The original point of this post was an idea, one that I've seen a few places on Flickr - a 365 day photographic journey that will start September 1, 2010 and go through September 1, 2011. I'll take at LEAST one picture every day and post them here or on my Flickr account, possibly as part of one of those already established. Knowing that half my time in the next year will be spent in situations that I have NO grasp of right now, I will most likely not be able to post the pictures daily, but I'm definitely going to try to shoot every day. I just invested an ungodly amount of money in a camera and it would be ridiculous not to use it as much as I can.

Oooohhhh... the mail just arrived! Unofficial Volunteer hand book got here, but no nomination yet. UPS tracking says my lens is on the truck for delivery and that my camera will be here tomorrow. I'm off to read & do some financial nonsense.


Sunday, August 29, 2010

pictures pictures pictures

Another blast from the past back story, because I promise everything going forward will make more sense if this is clear.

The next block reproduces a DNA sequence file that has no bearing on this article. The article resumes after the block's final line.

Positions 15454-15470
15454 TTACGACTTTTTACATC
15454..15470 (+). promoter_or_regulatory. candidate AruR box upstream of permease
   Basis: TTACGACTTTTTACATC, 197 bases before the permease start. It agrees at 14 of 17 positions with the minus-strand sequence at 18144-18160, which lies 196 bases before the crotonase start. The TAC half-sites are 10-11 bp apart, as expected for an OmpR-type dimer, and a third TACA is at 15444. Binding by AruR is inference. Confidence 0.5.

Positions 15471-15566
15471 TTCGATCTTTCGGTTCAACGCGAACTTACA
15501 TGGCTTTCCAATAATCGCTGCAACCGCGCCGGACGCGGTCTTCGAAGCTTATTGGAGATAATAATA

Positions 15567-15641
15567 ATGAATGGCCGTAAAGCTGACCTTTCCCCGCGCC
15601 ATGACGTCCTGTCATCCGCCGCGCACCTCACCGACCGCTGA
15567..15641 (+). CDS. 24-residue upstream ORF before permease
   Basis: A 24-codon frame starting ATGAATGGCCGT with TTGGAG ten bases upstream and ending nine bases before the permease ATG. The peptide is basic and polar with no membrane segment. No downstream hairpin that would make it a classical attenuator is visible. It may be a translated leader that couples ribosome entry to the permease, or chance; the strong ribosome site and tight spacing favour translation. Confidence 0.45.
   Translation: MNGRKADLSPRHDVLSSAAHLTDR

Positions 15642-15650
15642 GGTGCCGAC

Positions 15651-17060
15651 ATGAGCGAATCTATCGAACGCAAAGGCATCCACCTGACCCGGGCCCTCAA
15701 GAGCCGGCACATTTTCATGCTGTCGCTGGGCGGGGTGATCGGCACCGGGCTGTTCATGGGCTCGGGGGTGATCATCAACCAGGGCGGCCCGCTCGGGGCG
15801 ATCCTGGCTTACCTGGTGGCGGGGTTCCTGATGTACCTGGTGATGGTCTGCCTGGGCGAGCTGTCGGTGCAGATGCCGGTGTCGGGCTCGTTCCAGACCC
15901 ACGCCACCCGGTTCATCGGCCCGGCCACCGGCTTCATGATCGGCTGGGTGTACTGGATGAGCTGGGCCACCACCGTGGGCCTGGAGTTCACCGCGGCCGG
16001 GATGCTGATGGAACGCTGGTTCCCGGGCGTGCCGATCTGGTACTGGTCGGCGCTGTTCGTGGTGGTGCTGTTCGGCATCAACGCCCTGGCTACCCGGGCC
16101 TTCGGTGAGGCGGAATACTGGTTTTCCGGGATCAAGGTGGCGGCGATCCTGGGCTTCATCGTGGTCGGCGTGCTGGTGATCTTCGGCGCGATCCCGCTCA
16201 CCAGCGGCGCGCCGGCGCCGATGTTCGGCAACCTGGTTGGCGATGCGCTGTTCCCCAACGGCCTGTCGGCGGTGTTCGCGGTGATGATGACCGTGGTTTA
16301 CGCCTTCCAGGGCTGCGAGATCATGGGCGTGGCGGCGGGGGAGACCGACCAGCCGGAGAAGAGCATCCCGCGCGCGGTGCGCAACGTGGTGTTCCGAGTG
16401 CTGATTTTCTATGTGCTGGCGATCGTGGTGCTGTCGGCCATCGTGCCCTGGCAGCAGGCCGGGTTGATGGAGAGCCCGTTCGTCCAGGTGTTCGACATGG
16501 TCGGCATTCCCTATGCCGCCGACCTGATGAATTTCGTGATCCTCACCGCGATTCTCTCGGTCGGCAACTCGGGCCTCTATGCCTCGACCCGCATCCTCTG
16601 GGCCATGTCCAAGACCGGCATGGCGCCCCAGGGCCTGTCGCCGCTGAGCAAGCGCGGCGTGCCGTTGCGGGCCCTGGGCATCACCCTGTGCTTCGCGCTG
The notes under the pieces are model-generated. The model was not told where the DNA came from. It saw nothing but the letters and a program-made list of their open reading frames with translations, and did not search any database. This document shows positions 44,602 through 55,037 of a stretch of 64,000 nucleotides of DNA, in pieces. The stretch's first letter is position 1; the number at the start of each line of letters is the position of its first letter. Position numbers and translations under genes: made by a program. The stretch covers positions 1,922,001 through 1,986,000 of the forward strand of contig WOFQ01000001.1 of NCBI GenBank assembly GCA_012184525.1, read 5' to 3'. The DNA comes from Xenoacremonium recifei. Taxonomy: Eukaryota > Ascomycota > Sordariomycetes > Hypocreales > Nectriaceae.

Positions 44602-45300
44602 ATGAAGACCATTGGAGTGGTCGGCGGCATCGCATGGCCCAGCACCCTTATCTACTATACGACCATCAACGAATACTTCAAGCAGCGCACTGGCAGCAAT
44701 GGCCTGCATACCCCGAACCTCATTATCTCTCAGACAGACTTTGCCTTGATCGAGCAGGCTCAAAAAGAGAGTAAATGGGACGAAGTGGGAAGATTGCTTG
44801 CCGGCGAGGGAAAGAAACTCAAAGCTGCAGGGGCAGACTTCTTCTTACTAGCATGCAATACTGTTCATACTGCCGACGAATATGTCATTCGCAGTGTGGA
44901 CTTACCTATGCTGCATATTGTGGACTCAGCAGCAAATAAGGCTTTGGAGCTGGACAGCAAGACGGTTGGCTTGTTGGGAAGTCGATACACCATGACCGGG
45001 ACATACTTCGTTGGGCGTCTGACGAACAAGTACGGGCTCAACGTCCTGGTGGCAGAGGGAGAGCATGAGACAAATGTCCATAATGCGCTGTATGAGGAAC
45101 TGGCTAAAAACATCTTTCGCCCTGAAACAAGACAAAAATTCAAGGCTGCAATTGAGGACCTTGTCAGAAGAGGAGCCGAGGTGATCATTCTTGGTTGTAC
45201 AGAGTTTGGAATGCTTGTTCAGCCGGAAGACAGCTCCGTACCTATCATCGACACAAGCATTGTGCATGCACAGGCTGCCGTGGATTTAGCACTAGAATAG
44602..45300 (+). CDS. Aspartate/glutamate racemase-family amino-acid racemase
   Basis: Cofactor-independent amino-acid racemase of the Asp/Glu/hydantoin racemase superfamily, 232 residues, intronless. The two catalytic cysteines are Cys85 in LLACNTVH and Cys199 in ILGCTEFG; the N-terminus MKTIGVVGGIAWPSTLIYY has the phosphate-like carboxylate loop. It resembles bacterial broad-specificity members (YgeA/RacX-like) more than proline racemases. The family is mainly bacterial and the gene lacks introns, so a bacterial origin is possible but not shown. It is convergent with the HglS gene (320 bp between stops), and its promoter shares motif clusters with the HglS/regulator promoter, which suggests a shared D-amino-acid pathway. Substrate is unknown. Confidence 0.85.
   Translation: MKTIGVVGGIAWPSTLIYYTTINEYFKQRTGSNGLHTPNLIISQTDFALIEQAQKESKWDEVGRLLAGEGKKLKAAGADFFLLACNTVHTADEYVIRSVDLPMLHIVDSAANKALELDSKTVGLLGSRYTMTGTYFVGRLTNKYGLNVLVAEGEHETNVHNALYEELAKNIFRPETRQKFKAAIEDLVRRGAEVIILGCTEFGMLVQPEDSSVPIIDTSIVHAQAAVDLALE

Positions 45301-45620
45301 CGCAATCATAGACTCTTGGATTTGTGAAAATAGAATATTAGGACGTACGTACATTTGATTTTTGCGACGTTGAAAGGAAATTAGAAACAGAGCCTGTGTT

When I was 12 my dad died. One of the things I snagged from his house (I really don't remember how I got everything...) was his Nikon F from 1970. An old SLR, six lenses, and a whole lot of love. I taught myself to use the camera and have fallen in love with everything photographic since then. I have taken pictures at weddings, of musicians trying to begin their careers, and just about every other situation I am ever in. There is the problem though - film offers limited opportunity to explore and experiment. Of course I can buy a roll of film, read articles on how to shoot a new technique, and then go out and try 36 shots... but I will have NO idea how any of them came out until I get it developed a few days or weeks later. Too much grain? There goes the entire roll. Overexposed? Yep, that sucks. I've wasted so much film trying to get a shot of lightning that it's embarrassing to walk into the developing lab because I know the girl behind the counter is just going to tell me they were all blank. Damn. I needed a new camera. I just ordered a magnificent DSLR that will allow me to play around and try new things, seeing how each and every change I make affects my pictures. I'm tracking my package on UPS and it's been sitting in Georgia for a while, I'm such a twelve year old.

Saturday, August 28, 2010

starting over

So I stumbled upon a couple blogs that I'd written in and left behind, or that I no longer wanted up online. While I understand that nothing is ever *really* gone from the internet, I deleted some things and am starting over.